Non-sanded grout is generally used when the joints between tiles are 1/8 inch or less. Additionally, non-sanded grout should also be used when tiling with products that can be easily scratched, such as glass or marble tiles. Unlike sanded grout, non-sanded grout should be applied to a dry tile surface. Non-sanded grout can be sealed for further protection of the tile joints and to preserve the grout coloration. Non-sanded grout is available either pre-mixed or in a dry state that you will need to mix. By following the proper technique, and allowing ample curing time, using non-sanded grout is an easy process.
Things You'll Need
- Grout mixing bucket
- 25 pound bag of dry non-sanded grout mix
- Grout mixing paddle
- Rubber tile float
- Dry cloth
- Grout sealer
Remove all tiling joint spacers used during the laying of the tile. Clean the surface of the tiles with a damp sponge. Do not let water seep, or remain, in the tile joints.
Mix the non-sanded grout according to the manufacturer's instruction. When mixing a 25-pound bag of grout, you will need approximately two quarts of water. Mix in a bucket with a drill and grout mixing paddle for one minute. Allow the mixture to sit for five minutes. Then mix for one minute longer.
Wipe the tile surface with a damp sponge but do not leave the tiles wet. Scoop enough grout from the grout bucket to float onto the surface of the tiles, using with a rubber tile float. Often, an amount the size of your fist will be enough to start. Spread the grout over the tiles and into the joints with a rubber tile float.
Hold the rubber tile float away from you with one of the longer side edges against the tiles. The float should be straight on its edge with the bottom of the float facing you. Slide the float across the tiles while slightly tilting the float forward. Pull the float across the tiles in a diagonal fashion to remove excess grout from any needed areas. For smaller areas, you may use the shorter side edges to complete this step. Reapply this grout into other areas where needed.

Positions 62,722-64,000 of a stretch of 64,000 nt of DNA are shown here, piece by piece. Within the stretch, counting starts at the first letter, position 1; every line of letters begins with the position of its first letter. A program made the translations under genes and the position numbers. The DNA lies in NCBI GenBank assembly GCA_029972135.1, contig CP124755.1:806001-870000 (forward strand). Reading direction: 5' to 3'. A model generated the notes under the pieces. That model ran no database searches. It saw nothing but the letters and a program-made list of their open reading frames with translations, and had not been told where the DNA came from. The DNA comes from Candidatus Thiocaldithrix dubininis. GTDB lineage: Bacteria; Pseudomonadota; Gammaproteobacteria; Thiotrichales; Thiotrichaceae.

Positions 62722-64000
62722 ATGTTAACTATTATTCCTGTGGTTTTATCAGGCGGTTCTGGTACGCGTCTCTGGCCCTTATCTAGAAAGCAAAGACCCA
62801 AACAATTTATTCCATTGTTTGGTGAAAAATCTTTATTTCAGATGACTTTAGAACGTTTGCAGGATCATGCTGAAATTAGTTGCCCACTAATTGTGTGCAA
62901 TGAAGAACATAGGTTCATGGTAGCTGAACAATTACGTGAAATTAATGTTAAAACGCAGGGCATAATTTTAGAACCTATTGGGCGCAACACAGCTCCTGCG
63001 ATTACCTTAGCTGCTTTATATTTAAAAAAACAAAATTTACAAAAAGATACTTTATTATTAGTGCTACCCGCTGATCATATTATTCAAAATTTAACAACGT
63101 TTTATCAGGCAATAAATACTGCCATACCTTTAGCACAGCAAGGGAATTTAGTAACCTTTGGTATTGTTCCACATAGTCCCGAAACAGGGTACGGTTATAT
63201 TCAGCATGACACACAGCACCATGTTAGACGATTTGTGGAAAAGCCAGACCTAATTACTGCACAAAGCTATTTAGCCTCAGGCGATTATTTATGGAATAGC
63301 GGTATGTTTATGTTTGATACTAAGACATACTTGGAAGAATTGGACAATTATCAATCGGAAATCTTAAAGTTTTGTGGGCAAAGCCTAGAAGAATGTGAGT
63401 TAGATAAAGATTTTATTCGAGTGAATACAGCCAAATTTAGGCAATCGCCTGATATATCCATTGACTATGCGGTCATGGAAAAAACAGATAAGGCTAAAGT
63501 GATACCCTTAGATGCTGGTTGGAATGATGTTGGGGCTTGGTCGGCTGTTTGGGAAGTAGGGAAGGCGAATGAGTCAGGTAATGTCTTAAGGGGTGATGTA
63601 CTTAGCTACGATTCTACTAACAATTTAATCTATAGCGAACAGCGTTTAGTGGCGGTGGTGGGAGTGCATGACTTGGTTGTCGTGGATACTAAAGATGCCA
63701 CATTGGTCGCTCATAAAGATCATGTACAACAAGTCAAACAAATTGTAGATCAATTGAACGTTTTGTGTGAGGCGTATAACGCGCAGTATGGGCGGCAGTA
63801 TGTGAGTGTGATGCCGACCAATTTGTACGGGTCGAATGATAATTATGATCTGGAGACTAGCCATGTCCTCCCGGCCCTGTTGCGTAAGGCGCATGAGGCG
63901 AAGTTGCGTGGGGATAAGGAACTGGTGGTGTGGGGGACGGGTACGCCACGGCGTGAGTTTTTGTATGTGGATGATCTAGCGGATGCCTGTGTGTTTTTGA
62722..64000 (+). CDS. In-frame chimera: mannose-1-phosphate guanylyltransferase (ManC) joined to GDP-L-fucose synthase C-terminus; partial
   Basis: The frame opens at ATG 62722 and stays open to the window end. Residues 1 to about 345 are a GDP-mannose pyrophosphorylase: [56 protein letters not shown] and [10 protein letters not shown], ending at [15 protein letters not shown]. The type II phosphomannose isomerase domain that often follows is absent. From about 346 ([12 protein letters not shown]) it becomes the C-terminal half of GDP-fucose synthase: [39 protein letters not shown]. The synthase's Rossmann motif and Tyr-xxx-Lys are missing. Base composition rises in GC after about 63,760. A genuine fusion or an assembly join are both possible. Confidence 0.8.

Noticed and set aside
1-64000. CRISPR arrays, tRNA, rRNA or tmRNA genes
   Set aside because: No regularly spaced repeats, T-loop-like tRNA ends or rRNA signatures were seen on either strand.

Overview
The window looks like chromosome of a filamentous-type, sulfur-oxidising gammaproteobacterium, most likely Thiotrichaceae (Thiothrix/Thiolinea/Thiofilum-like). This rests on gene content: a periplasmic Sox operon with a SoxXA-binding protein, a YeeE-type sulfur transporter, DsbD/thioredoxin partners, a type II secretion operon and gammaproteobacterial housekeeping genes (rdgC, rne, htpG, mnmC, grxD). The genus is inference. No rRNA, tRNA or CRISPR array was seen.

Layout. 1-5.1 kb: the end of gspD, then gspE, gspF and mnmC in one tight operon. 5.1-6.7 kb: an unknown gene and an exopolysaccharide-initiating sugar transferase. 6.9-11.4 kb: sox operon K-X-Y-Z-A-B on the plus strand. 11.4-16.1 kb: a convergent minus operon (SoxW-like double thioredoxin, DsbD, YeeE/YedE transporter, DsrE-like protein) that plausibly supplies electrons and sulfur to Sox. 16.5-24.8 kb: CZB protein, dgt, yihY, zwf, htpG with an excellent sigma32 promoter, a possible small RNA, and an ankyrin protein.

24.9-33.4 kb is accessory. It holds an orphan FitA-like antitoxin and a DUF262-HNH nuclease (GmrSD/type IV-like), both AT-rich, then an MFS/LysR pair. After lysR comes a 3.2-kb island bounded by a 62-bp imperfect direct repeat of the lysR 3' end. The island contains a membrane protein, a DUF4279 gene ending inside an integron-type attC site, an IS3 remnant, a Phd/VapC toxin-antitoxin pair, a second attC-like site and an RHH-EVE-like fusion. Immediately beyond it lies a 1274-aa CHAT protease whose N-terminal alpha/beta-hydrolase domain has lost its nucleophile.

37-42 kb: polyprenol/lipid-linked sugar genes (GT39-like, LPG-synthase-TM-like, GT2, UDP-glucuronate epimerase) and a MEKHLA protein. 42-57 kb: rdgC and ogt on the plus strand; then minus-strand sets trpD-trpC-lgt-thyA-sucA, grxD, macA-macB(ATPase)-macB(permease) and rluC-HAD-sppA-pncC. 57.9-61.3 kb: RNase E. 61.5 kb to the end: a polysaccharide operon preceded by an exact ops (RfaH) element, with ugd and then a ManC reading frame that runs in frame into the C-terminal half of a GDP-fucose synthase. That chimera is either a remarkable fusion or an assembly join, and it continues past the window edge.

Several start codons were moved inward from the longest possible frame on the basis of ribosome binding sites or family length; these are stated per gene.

Continue to add grout to your working area, using the rubber float to fill the joints and remove excess grout until your entire tiled surface has been grouted.
Allow grout to set up for approximately 20 minutes. Use a clean, damp sponge and remove any excess grout. Use the sponge in a diagonal motion. Your effort should remove excess grout from the tiles but not from the joints. Clean your sponge often, and keep the sponge damp, not wet.
Allow the grout to cure for three hours. Then, using a clean, damp sponge, buff the tops of the tiles to remove any haze remaining from the grout cleaning. Follow up with a clean, dry cloth for a final buffing.
Apply grout sealer, if needed, according to the manufacturer's recommendations. If grout sealer is needed, wait at least 48 hours before applying. Always refer to the grout sealer manufacturer's recommended curing time for the grout as these times often vary.
Tips & Warnings
- Use only a damp sponge.
- Clean the sponge often to ensure that you are removing excess grout and not spreading the grout around.
- Photo Credit Jupiterimages/Photos.com/Getty Images
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